Chapter 5: The Turning Point.
Its hard. However I construct the sentences I am not able to communicate the feeling. Imagine yourself – sitting idle, a deep calmness all around, nothing is moving, life is stop, its like a still frame of photograph. Its hot, but not unconfortably hot. You are just sitting, and thinking about nothing in particular. And an ever slow cool breeze kisses by. The whole body smiles in unison. I was sitting on the abandoned car seat, when Ankit was busy with morning chores. The restroom had no doors and it was suggested that if one is in the restroom, other stays outside the room. A few more cool breezes passed by and we were ready for the day to begin. Our target today was a modest hundred fifty miles. The plan was to go thirty miles further south on Mex-1 to Chapala, where we turn east on a dirt road. Fifty miles of dirt riding and another seventy on the paved road and we would reach San Felipe, a destination quite familiar to us.
However, first we needed fuel for our motorcycles. My motorcycle does a hundred fifty miles in a tank full of gasoline. We were already a good hundred away from our last refuel and the next sure gas station was in San Felipe. Even Catavina does not posess a gas station. Most days someone just sells gasoline in plastic containers, but if this is not that day, good luck. We were relieved to see someone selling gas. Relaxed we decided to fuel ourselves first. Fresh agus de coco (coconut water), Cilli Rellenos (traditional mexican dish), arroz y frijoles (rice and beans) and we were ready for the day. A gallon of gas in mine, a gallon in Ankit’s, another gallon split between the two, and some more in a plastic bottle and our motorcycles were ready for the day.
We were in Chapalla in no time. Next feat – fifty miles of dirt road. Our motorcycles are not meant for dirt road riding. I was more concerned about Ankit’s bike, given that he did not have much good to say about the only experience we have had with dirt riding in Arizona. Nevertheless, ‘bring it on’ – was our attitude. Ankit decided to lead the way. Its one thing to image oneself riding on dirt road and another to actually ride it . Going 10 miles an hour with a jitter greeting every bone every moment, full concentration lest we skid on the gravel, dirt road riding can be taxing. ‘Bring it on’ we still said, enjoying the ride. However, in a couple of miles I felt like I got the hang of it. It felt like the secret is to stand (in my case sit a top the backpack I had mounted on the motorcycle) to avoid the bone jitter and go faster than you think you should be going. I tried to push twenty. Quite counter intuitively the fear of motorcycle skid actually reduced. I pushed thirty. A big smile. Soon, in my joy I overtook Ankit only to, stop.
“I think we have three options – We can either leave the motorcycle here, try to push it for five miles to get it on the main road, or wait for someone to give us a ride”
Ankit was quiet.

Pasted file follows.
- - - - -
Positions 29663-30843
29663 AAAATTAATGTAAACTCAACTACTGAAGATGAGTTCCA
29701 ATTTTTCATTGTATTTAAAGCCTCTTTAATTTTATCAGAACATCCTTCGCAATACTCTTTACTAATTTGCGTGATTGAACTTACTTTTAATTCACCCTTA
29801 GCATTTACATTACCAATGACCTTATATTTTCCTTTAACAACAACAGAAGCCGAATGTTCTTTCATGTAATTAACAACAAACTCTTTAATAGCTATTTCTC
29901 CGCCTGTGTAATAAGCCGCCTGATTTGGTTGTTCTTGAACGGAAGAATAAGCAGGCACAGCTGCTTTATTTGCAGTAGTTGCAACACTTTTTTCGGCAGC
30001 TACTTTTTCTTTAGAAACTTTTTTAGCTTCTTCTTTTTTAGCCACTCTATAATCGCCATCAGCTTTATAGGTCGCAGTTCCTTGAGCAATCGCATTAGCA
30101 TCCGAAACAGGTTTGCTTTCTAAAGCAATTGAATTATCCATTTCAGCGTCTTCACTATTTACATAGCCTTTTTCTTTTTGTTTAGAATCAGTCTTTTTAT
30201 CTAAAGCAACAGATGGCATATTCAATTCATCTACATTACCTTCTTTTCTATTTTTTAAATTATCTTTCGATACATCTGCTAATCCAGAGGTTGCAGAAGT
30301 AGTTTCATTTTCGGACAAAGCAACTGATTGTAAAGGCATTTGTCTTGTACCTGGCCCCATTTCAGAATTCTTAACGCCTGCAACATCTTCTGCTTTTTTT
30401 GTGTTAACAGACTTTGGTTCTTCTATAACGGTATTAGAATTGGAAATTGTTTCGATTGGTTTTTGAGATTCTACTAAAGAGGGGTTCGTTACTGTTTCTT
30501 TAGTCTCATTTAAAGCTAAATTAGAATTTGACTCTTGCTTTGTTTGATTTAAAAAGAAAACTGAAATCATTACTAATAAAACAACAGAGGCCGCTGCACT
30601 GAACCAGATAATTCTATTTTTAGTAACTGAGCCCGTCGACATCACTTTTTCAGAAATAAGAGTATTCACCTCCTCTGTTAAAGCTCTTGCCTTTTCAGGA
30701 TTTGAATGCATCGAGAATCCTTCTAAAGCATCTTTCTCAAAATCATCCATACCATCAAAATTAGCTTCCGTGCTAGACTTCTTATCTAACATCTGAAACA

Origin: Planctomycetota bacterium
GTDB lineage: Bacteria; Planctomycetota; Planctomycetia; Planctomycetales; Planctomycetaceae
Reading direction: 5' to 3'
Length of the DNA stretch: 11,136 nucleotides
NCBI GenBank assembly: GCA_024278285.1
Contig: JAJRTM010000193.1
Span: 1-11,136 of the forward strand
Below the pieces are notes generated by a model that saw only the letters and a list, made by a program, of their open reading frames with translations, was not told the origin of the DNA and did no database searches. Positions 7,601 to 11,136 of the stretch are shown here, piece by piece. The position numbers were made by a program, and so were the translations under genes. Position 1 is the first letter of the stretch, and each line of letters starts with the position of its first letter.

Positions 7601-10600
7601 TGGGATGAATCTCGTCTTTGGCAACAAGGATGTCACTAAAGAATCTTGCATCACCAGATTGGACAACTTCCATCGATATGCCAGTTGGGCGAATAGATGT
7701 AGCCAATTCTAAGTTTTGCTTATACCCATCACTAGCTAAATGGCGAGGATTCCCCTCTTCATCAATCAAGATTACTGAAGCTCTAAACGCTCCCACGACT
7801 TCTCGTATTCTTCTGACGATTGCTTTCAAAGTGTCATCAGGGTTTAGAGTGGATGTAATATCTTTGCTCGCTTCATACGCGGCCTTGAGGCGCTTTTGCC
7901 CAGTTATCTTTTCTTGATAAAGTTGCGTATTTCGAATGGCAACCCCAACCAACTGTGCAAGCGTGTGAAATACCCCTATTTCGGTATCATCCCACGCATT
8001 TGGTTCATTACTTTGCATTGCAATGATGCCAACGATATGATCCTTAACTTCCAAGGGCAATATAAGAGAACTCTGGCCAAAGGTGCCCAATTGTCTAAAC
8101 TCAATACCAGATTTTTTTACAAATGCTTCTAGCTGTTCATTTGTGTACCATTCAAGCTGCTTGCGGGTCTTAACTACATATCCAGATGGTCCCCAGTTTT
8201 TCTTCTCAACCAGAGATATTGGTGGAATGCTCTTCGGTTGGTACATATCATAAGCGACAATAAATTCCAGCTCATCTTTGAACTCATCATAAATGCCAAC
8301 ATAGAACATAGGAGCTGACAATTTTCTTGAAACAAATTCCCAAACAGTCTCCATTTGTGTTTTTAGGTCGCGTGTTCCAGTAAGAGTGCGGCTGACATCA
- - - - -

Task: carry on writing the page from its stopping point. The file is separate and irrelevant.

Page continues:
Yes, my motorcycle broke down five miles into the dirt road. Our worst fears had come true. The ‘what if’ situation became a ‘what now’ situation. No, I did not reach those three option without trying to repair it. The problem was not too complicated. It started fine, had a good response on the throttle, but as soon as I put it in gear, it just died. Motorcycles have a side stand switch which prevents the gears from engaging before the side stand is raised up. The current symptoms mimiced this behaviour. I felt like something is wrong with this switch, but was not sure of myself. I tried to fiddle a bit here and there to see if there was a loose connection, but felt like I was loosing the ability to think clearly. That is when I uttered the words – “I think we have three options…”.
Before we could choose one among the three options, a godsend pickup truck came up from behind.
“Mis motocicleta necessito servicio (my motorycycle need service)”, “Mecanico”
“Muy bien, per favor“, directing him towards my motorcycle.
(two Mexican men looking at my bike and talking in spanish)
They concluded that I should try pushing it. I frowned. I knew that would not solve the problem, however still gave it a shot just in case. No luck.
“Senor, esta posible unnnnn… mis motocicleta… en sus coche truck, y va a main road…. pago“, trying to ask him if we can load it on his truck and go to the main road, assuring that I can pay.
(two men discussing in spanish again)
They were going to San Felipe and said that they can take us there but we wanted to go back to Chapala. I told Ankit we can go to San Felipe with them with my bike on their truck, but good for us he still had his mental faculties calm and suggested it was not a good idea. I ask them again insisting if they can take us back instead of forward and this time they agreed. I sat with them in their car and Ankit followed. The whole journey had taken a new turn. A U turn. It was no more about Mexico. It now was about returning home.
Returning home hopefully with all things we started with.